Anonymous Coward

    MS win here, potentially

    One less competitor for Win8 tablets

    No more dual boot PCs that would be popular with consumer and enterprise buyers

    Real question is when HP say they will support it, what do they actually mean? I don't think the IBM-Linux model will apply here.

    I wouldn't want to be on HP's webOS dev team at this precise moment. Good luck to everyone there.

  26. Milo Tsukroff
    FAIL

    History Repeats Itself - HP Stuffs Good Product Down The Loo - Can U Say IPaq?

    History repeats itself. HP bought Compaq and then dithered with its iPaq line until they crap-engineered it into oblivion. I have some 2nd-hand iPaqs people gave me. I am frustrated they never fixed the simple problems like memory corrupting when loading a document more than about a half-Meg in size. Complaints were met with, "Is it under warranty? No? Well come back to us when it is." Applications fought each other. Hardware broke way too easily - the most easily broken was the recharge bracket! The poor-step-child attitude of product support destroyed the iPaq line.

    Then the iPhone came out. It basically had just the same capabilities as the iPaq. But it was fully functioning and well-supported. And the rest is history.

    So the history of the Palm purchase has gone down the same route. But HP is learning. It took them less than 2 years to bring WebOS down, a lot lot less time than it took to destroy the iPaq.

    1. phil 27
      Go

      Familiar

      What your missing, is there was a linux port to ipaq called familiar linux, and while that may have been niche and long dead, a lot of good ideas and projects kicking round the embedded world grew out of that or were uplifted by its needs. Gpe and opie wm for one.. Im sure that expertise and lessons learned went onto webos in the early days.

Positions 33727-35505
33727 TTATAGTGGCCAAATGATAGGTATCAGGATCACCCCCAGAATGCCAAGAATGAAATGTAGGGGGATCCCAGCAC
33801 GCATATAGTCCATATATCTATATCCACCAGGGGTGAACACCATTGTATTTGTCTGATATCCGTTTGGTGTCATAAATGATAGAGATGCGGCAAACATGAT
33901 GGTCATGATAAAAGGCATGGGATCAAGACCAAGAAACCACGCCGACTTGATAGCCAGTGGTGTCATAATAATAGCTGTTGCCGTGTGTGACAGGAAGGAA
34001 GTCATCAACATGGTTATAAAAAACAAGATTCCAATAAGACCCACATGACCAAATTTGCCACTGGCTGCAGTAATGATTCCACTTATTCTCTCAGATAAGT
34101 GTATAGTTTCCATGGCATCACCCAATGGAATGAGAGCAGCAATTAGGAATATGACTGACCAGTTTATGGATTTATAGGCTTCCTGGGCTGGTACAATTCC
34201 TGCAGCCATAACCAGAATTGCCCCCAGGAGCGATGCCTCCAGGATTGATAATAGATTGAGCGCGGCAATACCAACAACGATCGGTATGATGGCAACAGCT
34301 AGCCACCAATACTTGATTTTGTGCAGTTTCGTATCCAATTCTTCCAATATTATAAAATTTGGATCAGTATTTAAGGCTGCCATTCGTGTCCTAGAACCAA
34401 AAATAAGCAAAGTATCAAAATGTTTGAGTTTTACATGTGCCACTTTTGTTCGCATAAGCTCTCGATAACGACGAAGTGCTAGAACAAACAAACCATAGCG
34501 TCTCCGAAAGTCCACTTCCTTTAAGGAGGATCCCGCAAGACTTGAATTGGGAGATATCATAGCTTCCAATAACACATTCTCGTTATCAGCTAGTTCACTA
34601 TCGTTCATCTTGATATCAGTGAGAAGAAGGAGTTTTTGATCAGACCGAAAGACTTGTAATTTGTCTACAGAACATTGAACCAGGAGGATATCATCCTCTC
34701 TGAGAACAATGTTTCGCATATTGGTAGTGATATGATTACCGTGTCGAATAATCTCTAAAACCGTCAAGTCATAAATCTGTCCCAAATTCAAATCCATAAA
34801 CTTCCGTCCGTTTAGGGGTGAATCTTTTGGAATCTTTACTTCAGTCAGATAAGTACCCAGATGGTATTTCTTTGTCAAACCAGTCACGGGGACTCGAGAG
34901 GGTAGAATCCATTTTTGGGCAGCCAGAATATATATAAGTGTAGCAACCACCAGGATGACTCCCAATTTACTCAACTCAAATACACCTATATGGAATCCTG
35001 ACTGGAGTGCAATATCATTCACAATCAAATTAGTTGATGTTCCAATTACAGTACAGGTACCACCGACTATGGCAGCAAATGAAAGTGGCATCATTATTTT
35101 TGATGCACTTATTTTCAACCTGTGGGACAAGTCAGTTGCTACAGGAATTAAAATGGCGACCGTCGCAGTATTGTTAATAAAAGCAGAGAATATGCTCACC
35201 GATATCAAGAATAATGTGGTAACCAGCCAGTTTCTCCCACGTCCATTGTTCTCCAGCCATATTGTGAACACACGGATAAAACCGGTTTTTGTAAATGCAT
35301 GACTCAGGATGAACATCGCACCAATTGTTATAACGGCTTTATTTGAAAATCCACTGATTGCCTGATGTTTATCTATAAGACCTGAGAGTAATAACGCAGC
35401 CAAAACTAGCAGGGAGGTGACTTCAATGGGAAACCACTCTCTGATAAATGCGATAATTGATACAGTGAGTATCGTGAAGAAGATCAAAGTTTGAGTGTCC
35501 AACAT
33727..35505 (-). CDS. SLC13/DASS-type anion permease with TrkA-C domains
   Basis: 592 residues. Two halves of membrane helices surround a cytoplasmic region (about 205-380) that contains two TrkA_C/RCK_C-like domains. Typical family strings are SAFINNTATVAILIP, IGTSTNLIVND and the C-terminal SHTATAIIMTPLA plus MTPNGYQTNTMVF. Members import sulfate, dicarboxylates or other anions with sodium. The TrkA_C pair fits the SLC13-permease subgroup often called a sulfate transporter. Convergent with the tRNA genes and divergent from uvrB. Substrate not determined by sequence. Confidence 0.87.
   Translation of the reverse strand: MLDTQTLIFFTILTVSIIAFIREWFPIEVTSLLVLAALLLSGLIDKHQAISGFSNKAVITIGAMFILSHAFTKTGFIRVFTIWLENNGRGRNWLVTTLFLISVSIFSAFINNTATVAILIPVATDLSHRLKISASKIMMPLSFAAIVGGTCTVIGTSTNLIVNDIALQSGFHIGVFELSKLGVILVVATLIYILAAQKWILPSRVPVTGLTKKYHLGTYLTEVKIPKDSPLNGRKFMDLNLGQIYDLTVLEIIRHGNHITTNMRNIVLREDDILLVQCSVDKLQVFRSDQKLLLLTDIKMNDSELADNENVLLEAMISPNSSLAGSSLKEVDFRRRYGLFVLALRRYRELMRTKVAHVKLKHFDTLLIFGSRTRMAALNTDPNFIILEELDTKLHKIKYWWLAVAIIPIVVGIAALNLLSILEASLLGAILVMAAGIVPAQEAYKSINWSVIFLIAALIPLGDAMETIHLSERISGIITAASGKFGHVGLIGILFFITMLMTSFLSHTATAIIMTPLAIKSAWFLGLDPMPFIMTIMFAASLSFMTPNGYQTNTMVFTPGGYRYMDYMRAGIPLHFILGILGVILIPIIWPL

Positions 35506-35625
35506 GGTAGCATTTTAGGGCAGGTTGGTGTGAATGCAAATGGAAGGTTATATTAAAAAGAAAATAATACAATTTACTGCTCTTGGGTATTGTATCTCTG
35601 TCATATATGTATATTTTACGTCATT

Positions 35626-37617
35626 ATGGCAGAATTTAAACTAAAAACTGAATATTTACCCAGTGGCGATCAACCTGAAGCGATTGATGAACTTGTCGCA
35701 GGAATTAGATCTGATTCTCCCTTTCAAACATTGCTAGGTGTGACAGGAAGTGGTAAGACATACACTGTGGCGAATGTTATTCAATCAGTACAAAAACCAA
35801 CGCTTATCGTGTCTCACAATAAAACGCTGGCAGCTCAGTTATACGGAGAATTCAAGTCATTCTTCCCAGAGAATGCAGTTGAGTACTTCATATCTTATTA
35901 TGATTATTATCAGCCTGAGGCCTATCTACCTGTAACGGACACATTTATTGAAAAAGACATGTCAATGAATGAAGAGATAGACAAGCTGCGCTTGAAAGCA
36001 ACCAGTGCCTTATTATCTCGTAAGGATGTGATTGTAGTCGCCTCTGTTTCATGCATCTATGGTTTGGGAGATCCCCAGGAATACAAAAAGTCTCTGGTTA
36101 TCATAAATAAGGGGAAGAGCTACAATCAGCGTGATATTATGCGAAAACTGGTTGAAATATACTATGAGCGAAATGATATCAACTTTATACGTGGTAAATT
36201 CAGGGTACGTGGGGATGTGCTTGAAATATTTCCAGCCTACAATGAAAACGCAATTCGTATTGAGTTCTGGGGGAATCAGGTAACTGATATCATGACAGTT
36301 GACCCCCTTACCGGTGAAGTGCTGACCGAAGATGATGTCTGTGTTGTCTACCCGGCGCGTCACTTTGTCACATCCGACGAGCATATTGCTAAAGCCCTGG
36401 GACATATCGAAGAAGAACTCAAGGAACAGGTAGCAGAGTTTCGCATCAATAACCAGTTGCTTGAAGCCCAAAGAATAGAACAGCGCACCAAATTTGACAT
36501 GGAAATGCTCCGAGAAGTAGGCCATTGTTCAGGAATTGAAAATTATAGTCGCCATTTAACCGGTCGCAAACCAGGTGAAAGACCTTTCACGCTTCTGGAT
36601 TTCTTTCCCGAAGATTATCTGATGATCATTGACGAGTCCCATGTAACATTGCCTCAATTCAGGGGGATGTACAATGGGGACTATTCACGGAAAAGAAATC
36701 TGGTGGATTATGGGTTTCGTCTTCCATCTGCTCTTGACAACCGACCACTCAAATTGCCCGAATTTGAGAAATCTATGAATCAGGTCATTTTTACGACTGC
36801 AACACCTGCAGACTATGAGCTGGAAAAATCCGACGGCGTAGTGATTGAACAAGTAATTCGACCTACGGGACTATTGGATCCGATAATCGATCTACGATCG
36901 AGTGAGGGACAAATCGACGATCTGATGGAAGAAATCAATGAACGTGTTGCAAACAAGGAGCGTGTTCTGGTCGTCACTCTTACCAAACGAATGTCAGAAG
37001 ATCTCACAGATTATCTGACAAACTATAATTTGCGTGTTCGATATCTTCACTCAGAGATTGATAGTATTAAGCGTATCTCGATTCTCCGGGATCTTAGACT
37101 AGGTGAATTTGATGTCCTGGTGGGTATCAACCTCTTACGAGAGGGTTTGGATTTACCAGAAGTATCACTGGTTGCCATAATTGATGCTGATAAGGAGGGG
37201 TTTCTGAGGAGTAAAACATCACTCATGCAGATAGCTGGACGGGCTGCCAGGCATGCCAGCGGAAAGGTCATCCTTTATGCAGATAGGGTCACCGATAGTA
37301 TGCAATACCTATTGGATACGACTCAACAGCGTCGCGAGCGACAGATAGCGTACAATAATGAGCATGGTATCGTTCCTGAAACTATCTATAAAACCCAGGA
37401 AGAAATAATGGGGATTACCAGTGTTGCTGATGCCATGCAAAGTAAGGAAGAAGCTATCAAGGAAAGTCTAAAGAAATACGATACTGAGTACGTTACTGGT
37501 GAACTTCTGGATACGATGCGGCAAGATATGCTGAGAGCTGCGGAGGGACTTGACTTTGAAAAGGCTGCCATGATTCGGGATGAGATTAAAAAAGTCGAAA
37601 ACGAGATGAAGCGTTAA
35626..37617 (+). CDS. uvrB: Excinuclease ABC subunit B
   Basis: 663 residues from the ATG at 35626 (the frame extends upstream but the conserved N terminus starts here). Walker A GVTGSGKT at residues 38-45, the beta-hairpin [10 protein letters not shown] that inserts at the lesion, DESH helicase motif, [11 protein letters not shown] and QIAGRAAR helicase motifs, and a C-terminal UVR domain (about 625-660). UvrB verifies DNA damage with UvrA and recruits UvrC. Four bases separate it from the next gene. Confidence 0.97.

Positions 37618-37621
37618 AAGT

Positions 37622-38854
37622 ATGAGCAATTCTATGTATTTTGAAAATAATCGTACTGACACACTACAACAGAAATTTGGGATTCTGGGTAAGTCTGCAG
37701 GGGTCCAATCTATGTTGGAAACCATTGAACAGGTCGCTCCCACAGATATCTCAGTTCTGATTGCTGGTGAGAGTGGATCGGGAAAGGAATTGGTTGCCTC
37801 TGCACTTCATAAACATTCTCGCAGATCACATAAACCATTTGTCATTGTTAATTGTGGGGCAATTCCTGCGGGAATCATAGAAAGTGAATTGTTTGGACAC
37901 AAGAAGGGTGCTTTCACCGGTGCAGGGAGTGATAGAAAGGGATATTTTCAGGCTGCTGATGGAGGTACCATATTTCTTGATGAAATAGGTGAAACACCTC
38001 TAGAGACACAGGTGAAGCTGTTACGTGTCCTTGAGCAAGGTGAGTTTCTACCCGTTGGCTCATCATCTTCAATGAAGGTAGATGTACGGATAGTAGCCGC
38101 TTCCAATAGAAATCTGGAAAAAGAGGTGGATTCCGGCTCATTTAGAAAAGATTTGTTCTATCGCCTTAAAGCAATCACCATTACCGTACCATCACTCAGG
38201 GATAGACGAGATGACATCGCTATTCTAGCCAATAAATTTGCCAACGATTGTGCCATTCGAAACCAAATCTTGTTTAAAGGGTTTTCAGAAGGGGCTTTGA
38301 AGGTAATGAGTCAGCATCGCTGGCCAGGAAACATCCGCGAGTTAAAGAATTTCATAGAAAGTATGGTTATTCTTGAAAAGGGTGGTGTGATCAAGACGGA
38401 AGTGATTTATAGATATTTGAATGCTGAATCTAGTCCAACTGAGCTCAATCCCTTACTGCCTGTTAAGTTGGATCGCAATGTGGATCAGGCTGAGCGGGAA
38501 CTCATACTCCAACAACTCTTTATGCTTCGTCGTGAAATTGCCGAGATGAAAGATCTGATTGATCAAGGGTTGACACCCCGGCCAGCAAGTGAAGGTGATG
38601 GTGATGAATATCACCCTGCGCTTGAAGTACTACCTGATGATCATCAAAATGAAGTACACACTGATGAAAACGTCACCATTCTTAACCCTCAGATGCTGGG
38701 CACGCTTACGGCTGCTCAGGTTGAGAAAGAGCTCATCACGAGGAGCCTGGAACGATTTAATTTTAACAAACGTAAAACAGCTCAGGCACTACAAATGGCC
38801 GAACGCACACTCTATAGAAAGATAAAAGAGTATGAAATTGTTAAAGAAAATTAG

Most of the work on famiiar was by a few guys at HP's Labs, who were gifted time to the project by HP themselves, and there was a build cluster also supplied gratis by HP. I remember the huge amount of work contributed by Jamie of HP Labs who drove the pace of progress like mad.

      Oh and a guy from europe caused loads of hassle on the mailing lists and eventually everyone fell out just when it was bearing fruit, and someone threw their toys out and sat on the domain etc, it was almost like certain individuals were against the whole thing because someone could see potential in what was being done right back there. What was his name now... Florian something or other. Might have been Florian Mueller...

      I hope webOs goes on, giving us all more choice in the tablet market. Android is a secret walled monitored garden, IOS is a public monitored walled garden, and real linux on tablets is still very niche and in its infancy (kudos to Archos for their gpl compliance though!)

      1. Grease Monkey Silver badge

        I agree totally. I was still using memory map on an iPaq until very recently when the GPS jacket failed. The iPaq still works and I'll keep it in case I see another GPS jacket cheap.

      2. Grease Monkey Silver badge

        "What your missing, is there was a linux port to ipaq "

        Forgot to mention that what everybody seems to be missing is that an awful lot of iPaqs were made by HTC. Remember the hw6500? People raved about that little beasty, but it was really an HTC. HP fumbled badly with the ipaq line, HTC of course went on to bigger and better things from basically the same devices.

  27. genericallyloud
    Meh

    webOS vs B2G

    Obviously webOS is much more mature, but anyone willing to devote serious time into keeping webOS alive would probably prefer participating in Boot2Gecko. I mean, that's about as open source / open web as you're going to get if that's your reason for liking webOS.